What might a typical weeknight dinner in Amsterdam look, sound, taste and feel like for one Dutch-American family?
Virtual Dinner in Amsterdam
In 2017 we did a series where we asked friends around the world to allow us to virtually drop in on a weekday dinner with them: what would a typical meal be? What would be on the speakers? What would we learn about life in their city by dining around their table?
This portrait comes in from the Netherlands, where an American friend married to a Dutch man is currently living (for the 2nd time) with her husband and three young children. This is her go-to weeknight dinner when there is no time, but still wants something healthy and interesting.
We all love salmon and [a local store] in Seattle carried this lovely smoked salmon steak that we would buy every time we were there. We started getting creative with it because we wanted to fit it into more eating occasions.E., on the origins of this dish
Though it’s not a traditional dish, it is a beloved tradition for this Dutch-American family. Commenting on the prevalence of smoked fish in the Dutch diet, E. notes “Lots of smoked fish. Sometimes we use smoked mackerel because it’s sold whole in just about every grocery store.”
Her family devours it, and mine did, too! Bonus: a big batch means packing lunchboxes for the next day is a cinch!
Side note: notice the brew on her table above? In case you’re curious, it’s from Brouweri Jhetij and is reportedly delicious. E. says they take all of their visiting friends and family there.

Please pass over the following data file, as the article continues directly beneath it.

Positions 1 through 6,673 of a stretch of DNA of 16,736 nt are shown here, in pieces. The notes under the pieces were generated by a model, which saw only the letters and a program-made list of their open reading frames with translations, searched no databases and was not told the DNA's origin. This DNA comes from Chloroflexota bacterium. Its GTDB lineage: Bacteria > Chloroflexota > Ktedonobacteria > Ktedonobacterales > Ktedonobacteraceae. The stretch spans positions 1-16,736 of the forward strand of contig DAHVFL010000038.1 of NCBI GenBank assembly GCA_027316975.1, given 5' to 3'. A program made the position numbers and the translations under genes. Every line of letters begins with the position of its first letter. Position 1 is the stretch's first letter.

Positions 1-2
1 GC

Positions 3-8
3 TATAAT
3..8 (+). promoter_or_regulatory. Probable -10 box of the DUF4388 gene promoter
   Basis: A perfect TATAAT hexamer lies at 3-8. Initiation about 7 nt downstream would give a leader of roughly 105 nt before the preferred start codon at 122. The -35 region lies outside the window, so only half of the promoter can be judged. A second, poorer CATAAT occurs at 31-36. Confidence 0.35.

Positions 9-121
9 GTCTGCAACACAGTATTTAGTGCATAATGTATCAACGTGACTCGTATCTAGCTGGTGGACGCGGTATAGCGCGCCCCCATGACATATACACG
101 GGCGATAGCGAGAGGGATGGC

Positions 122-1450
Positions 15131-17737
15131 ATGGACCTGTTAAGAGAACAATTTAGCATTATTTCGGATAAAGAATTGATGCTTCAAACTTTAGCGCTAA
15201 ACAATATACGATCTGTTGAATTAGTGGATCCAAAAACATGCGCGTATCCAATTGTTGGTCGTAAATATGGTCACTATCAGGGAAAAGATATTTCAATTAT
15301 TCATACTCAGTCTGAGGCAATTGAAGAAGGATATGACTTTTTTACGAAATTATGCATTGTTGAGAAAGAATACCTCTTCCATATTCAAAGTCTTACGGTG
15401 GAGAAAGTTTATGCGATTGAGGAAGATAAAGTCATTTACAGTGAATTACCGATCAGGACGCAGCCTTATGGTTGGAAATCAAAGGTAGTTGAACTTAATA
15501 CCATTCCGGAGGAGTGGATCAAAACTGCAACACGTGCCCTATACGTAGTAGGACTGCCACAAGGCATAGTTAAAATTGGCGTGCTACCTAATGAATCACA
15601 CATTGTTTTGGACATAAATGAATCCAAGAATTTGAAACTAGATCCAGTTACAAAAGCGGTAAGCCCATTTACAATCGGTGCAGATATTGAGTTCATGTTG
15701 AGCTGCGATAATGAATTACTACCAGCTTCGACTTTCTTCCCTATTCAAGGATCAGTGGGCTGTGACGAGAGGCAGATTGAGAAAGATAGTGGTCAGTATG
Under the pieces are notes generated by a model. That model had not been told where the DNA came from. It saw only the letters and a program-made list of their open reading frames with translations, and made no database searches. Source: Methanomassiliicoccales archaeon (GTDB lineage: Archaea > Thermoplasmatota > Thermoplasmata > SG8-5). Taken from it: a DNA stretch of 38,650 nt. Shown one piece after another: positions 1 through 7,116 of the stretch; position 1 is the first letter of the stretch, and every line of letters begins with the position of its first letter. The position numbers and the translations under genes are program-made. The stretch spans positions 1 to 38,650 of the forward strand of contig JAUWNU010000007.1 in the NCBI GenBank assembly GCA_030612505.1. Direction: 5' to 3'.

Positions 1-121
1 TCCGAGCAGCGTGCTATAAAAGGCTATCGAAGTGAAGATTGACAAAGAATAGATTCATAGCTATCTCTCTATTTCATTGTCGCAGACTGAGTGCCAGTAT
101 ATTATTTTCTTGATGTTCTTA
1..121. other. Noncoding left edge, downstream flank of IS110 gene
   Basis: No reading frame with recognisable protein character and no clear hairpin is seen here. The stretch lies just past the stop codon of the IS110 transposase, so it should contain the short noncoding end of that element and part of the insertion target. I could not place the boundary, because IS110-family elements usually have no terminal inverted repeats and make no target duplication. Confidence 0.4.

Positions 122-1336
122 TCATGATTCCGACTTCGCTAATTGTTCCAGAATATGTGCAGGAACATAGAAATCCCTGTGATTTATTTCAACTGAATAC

Be forewarned that you will need a post-dinner dance-off because a) you are going to devour lots of this pasta and b) just try not to groove to those punk/ska/reggae beats!
Smoked Salmon Pasta
E. says they always have smoked salmon or smoked mackerel in their fridge, and she’ll essentially just toss it with whatever cheese and green veggie she has around (frozen peas, asparagus, etc.).
Hagelslag & Muisjes
The Dutch go crazy for hagelslag, which is their version of sprinkles but WAY better. There are various flavors and colors, always enjoyed atop butter-covered biscuits or bread (rather than on ice cream or cupcakes).
There is also a special version of sprinkles called muisjes (Dutch for mouse), which is eaten at the birth of a baby (which depending on the gender, is color-coded in blue or pink). I got my first taste of them in 2011 when E. sent me an amazing gift package at the birth of our daughter. It not only contained this same muisjes, but also a fabulous step-by-step instruction booklet she had created to go along with it. Essentially, as the picture demonstrates, just slather toast with butter, sprinkle muisjes on top, and be prepared to be amazed by the taste and texture of the treat.
Interestingly, muisjes are very much like saunf (also sugar-coated fennel seeds but are colored and used differently).
If We Were There
If we were around their table, their kids would delight in telling us that bikes outnumber people in Amsterdam!
And so many of them end up in the canals that there now exists a “bike fishing” company to help clean it up. Using a crane with a claw, they manage to pull out more than 15,000 per year (among other things, like shopping carts.) Read more about it here.
Literally translating to “eat tasty,” that’s the Dutch “Bon Appetit!”